>
> and file resources as below?

as reading pipelines

>>> In the example
>>> what does the first block (@id="cob:mycompany.com/webmail/1.3.43") 
>>> use
>>> from cob:mycompany.com/skin aka "external-skin"?  I'd guess all 
>>> that's
>>> left is resolving sources through the block: protocol?
>> yep
>>>   So this would
>>> mean there's a block:external-skin which will probably be some xsl 
>>> file?
>> no.
>> block:external-skin identifies the root of the URI space addressed by 
>> that block. You could do things like
>>  block:external-skin:/stylesheets/news2html.xslt
>> that would return a stylesheet. And so on.
>
> So where is the fact that external-skin can be expected to provide 
> /stylesheets/news2html.xslt recorded?  Is it implicit because the 
> resource is actually there in the block?

no, that would create a contract on the file system layout of the 
block, which might be undesirable (just like the protected/public 
method you imply below)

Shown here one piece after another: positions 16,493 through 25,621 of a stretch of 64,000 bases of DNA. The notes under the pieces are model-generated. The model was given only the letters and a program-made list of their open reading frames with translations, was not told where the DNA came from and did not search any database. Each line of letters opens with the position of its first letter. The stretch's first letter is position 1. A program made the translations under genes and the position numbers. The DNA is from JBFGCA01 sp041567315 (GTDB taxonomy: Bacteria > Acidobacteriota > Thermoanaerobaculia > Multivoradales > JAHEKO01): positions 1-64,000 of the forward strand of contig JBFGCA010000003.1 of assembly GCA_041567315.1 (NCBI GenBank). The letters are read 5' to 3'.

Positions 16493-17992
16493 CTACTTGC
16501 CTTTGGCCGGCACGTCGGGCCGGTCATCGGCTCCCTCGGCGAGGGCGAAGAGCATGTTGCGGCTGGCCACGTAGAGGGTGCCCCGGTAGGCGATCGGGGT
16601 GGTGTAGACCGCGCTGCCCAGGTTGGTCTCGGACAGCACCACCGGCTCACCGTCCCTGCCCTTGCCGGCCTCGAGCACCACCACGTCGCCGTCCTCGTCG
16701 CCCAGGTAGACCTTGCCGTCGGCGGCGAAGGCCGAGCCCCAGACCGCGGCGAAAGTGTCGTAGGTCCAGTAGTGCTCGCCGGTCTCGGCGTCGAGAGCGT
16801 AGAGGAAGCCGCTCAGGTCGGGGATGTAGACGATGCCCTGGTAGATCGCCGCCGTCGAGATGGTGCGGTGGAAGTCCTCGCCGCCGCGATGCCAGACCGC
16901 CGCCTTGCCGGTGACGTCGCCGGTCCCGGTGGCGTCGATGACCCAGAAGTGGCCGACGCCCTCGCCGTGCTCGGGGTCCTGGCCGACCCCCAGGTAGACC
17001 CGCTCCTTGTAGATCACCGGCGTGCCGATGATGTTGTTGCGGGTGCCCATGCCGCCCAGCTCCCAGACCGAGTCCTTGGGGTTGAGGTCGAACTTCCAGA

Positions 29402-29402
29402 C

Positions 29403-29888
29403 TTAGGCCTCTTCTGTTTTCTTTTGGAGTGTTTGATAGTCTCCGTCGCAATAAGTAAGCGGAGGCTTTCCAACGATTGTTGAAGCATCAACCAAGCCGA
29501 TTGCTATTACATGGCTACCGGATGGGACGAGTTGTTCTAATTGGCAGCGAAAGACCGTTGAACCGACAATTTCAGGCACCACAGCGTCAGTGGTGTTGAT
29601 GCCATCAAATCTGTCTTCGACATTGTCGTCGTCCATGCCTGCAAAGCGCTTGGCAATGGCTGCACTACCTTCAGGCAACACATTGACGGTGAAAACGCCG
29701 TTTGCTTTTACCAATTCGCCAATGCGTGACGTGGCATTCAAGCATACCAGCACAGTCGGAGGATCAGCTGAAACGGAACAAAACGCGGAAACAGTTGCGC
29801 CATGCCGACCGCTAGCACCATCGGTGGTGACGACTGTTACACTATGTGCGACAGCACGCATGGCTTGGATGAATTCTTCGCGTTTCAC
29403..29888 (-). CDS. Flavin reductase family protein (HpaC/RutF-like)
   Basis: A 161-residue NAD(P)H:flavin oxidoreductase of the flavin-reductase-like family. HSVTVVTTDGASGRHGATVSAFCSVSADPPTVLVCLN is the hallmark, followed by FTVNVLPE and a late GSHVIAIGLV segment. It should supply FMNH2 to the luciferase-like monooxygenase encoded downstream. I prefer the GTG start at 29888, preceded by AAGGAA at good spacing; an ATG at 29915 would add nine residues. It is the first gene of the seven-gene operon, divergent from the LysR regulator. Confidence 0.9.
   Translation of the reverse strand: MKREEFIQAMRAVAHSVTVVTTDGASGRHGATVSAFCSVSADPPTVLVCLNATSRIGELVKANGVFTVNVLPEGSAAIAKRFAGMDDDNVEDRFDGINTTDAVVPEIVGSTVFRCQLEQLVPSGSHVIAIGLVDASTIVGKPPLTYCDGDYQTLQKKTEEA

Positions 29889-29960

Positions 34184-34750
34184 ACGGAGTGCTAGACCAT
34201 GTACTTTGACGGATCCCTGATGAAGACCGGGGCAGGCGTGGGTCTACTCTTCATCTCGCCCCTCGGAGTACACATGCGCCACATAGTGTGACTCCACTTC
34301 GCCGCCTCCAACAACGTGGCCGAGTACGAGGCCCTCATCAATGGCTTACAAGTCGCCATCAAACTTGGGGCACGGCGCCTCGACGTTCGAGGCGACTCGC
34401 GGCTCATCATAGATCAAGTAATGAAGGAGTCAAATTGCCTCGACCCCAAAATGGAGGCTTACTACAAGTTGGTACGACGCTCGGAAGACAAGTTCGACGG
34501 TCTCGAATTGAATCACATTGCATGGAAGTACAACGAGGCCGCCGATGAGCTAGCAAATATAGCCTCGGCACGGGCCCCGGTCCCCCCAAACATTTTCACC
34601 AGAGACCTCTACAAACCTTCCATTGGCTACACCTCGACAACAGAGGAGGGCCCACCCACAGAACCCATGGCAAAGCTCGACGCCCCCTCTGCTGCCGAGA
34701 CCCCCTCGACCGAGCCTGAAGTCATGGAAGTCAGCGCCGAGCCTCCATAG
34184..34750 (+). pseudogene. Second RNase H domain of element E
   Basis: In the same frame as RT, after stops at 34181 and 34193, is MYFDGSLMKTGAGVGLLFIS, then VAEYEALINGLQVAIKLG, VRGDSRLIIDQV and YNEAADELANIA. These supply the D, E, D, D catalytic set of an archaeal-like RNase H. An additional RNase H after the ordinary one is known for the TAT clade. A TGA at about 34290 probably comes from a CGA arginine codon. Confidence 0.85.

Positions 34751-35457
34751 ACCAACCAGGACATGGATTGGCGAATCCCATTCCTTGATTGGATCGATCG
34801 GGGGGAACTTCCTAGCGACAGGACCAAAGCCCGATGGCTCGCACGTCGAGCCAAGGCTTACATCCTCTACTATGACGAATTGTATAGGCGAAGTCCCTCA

> Is it only available if a pipeline matches it (eg <map:match 
> pattern="stylesheets/news2html.xslt"><map:read 
> src="stylesheets.news2html.xslt... ).

yep. look that it's entirely possible to do a

  <map:match pattern="*">
   <map:read src="{1}"/>
  </map:match>

and forget about it... but later, extending blocks don't necessarely 
have to follow the same file system approach (they might be already 
using that directories for something else!) but just have to overload 
the sitemap.

this gives more flexibility, file system decoupling and explicitness, 
as in the spirit of the sitemap.

> Can it be assumed that any physical file resource in the block can be 
> considered "provided"?

no and should not.

> I think there may be a danger here, a parallel to the problem we face 
> when public methods are arbitrarily overridden.

exactly.

> The alternative would be some list of publicly available resources